Since his arguments didn’t seem to make any sense, I switched from discussing the issue to discussing the discourse. Thus I got him to tell me that yes, this was the definition of “life” he was using. When I replied that he shouldn’t use that definition of life, he got angry and asked if I think that my semantics are the only true semantics.
Well, no. Different discourses are good for different purposes. His discourse is not good for understanding, and it is not good for making a convincing argument for his actual opinion. It is only good for establishing the supremacy of a belief that he does not share. That’s why I think it would be a better choice for him to switch to a different discourse. I hope he will listen to this, and start thinking about his discourse.
Another example, a few weeks ago. A woman who belong to a certain minority group made an online diary post about cooperation with a different but related minority group. She had been in some debates with people who belong to the other group and dislikes the group that she belongs to. She had internalized some of their discourse: In her blog post, she talked about her own group as if they were inherently inferior to the other group, and as if attempts to participate in the same festivals as the other group should be regarded as “infiltration”. Of course, she doesn’t actually believe that her own group is inferior. But that’s what some people thought when they read her post, and they got very angry at her. She had meant well, yet she got a swarm of personal attacks from people in her own group. She hadn’t thought about the discourse she was using, and neither did the people who attacked her – they acted on instinct, feeling that there was something horrible with her.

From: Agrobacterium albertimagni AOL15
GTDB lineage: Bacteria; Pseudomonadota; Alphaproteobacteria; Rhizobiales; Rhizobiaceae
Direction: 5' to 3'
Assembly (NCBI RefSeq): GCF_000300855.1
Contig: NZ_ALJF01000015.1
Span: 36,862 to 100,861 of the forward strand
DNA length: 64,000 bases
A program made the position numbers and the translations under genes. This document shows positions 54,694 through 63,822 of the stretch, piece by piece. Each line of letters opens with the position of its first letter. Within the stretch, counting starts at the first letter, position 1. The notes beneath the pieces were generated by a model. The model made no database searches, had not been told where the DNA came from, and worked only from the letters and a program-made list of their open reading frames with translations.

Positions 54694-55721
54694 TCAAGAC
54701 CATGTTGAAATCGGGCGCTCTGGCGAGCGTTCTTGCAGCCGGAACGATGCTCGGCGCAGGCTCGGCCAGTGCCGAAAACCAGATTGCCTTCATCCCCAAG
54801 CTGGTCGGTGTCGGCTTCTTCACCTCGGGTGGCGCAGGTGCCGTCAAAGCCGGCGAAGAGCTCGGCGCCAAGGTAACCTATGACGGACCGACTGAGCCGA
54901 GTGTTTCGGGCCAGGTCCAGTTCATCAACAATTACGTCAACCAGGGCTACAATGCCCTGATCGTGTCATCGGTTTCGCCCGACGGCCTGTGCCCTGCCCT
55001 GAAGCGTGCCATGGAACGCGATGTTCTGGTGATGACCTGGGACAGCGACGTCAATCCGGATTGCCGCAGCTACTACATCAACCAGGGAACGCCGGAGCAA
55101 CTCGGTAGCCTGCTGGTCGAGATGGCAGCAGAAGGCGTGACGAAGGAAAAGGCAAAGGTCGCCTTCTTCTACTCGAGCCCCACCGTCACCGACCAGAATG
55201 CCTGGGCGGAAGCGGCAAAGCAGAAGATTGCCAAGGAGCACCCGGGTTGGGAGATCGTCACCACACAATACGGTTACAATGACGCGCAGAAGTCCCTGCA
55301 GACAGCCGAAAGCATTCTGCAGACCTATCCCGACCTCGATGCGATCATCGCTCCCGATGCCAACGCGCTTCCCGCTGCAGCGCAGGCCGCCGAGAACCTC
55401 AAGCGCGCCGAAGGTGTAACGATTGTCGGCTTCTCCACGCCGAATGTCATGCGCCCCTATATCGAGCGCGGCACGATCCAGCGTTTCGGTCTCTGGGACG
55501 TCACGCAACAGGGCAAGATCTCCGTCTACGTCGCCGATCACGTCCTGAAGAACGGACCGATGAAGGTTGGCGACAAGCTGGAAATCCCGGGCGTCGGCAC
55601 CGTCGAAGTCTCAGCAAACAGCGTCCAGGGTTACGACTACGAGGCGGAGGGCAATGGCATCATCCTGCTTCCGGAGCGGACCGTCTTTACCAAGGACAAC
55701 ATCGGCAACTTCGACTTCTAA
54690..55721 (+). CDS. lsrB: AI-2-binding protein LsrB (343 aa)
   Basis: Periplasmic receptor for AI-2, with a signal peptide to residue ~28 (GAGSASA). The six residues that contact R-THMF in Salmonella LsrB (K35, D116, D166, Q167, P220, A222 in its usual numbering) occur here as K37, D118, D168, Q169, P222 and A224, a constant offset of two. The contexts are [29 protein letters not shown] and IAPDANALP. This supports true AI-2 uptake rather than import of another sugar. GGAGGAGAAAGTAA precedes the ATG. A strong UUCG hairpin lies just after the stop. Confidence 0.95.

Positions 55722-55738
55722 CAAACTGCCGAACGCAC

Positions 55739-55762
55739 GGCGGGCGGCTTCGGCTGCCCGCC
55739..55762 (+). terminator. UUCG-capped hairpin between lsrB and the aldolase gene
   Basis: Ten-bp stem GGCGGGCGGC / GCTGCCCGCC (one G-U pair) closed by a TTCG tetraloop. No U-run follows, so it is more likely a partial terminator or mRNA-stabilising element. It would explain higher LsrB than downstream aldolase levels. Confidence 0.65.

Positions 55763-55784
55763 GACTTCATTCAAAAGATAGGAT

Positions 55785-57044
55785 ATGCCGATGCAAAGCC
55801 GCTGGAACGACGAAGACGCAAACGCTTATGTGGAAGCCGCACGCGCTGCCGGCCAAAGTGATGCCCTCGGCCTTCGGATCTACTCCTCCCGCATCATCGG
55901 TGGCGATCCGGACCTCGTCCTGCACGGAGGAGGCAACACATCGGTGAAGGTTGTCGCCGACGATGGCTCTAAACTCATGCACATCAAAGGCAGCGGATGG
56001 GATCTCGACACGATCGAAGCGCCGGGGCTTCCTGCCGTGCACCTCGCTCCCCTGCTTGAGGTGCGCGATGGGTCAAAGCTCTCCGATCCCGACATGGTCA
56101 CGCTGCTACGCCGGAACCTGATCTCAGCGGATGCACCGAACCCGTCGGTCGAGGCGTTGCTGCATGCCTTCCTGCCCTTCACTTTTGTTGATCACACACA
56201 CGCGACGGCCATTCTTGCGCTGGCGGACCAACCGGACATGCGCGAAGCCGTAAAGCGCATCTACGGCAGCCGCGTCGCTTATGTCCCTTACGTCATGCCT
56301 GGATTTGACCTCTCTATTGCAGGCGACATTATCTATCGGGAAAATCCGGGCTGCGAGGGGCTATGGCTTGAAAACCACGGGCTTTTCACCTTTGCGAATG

In this case, they had good reason to criticize her although it would have been far better if they had managed to analyze the discourse so they would have been able to give her constructive criticism instead of attacks.
In other cases, however… The violent reaction she got, it is very easy to get the same reaction whenever you challenge people’s prejudices and bigotries. It is so easy to feel revulsion over someone’s discourse, and lash out. Challenging your own world-view is hard, deciding that there is something horribly wrong with the person who challenge it is much easier.
Without analyzing the discourse, it becomes very much harder to see why you instinctively dislike someone else’s discourse. Whether the discourse is trying to trap you in a narrow perspective or on the contrary tries to give you a more nuanced understanding.
Get to know your discourses.